Disaster averted at Hunterston following mayday call

Girvan lifeboat dwarfed by the two huge drilling ships. Photograph: Steven Muir, Cumbrae Traffic and Travel.

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A serious maritime incident at the nearby Hunterston Terminal was  averted after lifeboats from Largs, Girvan and Troon RNLI spent more than 40 hours securing a 228-metre drillship which broke free of its moorings last week.

Shortly after 7.20pm on Tuesday February 2, HM Coastguard received a mayday call from VALARIS DS 4, a 96,000 tonnes drillship with eight crew on board, which had started to drift without power in strong easterly winds.

Lifeboats from Troon and Largs were launched to assist and with no immediate requirement to evacuate those onboard, Largs RNLI returned to station while Troon RNLI’s all-weather lifeboat provided assistance to help secure the vessel and to prevent it from drifting further.


Following a 12-hour shift by the Troon lifeboat, Girvan’s volunteer crew took over at 6am on Wednesday to allow their colleagues some time to rest. The favour was returned hours later when Troon volunteers returned at 4pm to provide relief for the Girvan crew.

In addition to the work by the lifeboats from Girvan, Troon and Largs, was the Coastguard Rescue helicopter based at Prestwick, and the Largs, Cumbrae, Ardrossan, Ayr and Greenock Coastguard Rescue Teams. Tugs from Greenock were also tasked to help another vessel, Enesco DS8, which needed assistance to hold its position in the rough seas with winds blowing at 40 to 60 knots and sleet and rain adding to the difficult conditions.

At 2am on Thursday morning the Girvan all-weather lifeboat was relaunched and made its way back to the scene to take over from Troon RNLI. After a further nine hours on the water, Girvan RNLI were stood down as the bad weather subsided and the vessel was deemed to be secure.

Girvan RNLI Lifeboat operatons manager, John Gourlay, said: ‘This incident is a testament to our incredible volunteer crews. In the last few days, crews from Troon completed over 23 hours of on-scene support with our crew here in Girvan spending 19 hours at Hunterston – all of this during some very cold, wet and windy weather conditions.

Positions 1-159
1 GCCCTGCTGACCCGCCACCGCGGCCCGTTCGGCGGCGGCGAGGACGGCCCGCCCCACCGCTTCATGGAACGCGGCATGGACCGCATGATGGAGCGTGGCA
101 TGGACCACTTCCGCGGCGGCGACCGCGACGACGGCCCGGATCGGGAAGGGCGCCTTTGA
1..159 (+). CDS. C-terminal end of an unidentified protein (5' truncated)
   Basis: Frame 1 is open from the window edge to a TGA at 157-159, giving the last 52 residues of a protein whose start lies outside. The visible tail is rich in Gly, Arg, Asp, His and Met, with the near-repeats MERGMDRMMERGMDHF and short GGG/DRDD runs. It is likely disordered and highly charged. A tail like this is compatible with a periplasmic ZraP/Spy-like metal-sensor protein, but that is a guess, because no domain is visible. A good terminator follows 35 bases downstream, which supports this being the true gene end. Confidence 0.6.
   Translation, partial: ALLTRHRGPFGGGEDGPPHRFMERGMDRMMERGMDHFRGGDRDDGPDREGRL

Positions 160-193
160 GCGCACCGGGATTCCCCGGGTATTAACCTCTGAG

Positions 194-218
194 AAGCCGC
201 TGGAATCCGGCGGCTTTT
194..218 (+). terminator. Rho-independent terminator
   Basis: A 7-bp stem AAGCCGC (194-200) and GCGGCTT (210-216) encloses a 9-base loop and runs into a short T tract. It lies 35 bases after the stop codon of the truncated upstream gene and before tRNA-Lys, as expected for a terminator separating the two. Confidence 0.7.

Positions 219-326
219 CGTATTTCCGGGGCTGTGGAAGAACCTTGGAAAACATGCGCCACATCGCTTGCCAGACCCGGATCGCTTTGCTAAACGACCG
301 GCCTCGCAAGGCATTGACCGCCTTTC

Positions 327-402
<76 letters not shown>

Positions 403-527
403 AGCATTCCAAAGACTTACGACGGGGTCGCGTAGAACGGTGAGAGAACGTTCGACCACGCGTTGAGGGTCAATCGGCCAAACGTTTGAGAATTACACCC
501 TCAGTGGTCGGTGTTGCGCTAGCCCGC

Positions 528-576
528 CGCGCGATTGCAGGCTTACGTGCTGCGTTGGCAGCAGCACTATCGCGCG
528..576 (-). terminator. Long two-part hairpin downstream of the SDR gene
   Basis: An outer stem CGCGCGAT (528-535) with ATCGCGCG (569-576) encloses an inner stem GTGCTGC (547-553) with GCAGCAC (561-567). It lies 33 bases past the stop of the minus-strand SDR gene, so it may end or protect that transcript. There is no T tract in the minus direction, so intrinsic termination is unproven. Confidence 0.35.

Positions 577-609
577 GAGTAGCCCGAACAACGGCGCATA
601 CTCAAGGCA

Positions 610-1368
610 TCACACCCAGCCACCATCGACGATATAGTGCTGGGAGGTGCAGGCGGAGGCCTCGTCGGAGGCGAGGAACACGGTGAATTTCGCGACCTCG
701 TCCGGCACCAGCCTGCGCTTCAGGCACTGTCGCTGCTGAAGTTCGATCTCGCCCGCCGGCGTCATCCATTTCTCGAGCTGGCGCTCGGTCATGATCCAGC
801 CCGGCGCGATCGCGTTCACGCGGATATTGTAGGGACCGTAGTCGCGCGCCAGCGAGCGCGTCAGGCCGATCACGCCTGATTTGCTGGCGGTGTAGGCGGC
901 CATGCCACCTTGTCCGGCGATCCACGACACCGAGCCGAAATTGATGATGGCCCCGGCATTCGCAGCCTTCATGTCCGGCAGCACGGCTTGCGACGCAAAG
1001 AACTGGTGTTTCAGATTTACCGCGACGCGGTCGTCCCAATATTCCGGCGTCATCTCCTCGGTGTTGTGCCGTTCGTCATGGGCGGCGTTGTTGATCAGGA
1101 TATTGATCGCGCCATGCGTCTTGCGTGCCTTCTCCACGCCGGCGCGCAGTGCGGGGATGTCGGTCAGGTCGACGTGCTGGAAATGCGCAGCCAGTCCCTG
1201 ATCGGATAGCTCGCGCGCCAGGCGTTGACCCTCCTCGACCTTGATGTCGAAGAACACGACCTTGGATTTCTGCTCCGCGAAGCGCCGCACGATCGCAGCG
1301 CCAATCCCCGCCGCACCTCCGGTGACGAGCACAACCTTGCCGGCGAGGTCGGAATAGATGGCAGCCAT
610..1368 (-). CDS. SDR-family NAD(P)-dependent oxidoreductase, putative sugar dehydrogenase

‘Our volunteer lifeboat crews are on call 24/7, they never know when the next callout will be or how long they will be at sea for. Thanks also go to the families and the employers of the crew members due to the prolonged nature of the callout.’

Hunterston Terminal was a coal-handling port operated by the Peel Group and the site is currently under demolition. It lies south of Fairlie with a jetty that is approximately one mile away from the island of Great Cumbrae. The location of the stricken drillship was approximately two miles from the nuclear intake cooling pipe at Hunterston Nuclear Power Station.

Friends of the Firth of Clyde, a campaigning group who support the sympathetic development of the Hunterston Peninsula in a way that protects and enhances the local environment, have called for an independent investigation into the incident, particularly as concerns were expressed by Fairlie Community Council to ClydePort about the safety of the berthing arrangements prior to the incident.

 

 

The VALARIS DS4 drillship which issued the mayday call. Photograph: RNLI/Girvan Lifeboat. No_B07RNLI01

Another drillship, the Enesco DS8, being held in place by tug boats. Photograph: RNLI/Girvan Lifeboat. No_B07RNLI02

Girvan lifeboat dwarfed by the two huge drilling ships. Photograph: Steven Muir, Cumbrae Traffic and Travel. No_B07RNLI03

The Enesco DS8 being secured in place against the jetty by tugs. Photograph: RNLI/Girvan lifeboat. No_B07RNLI04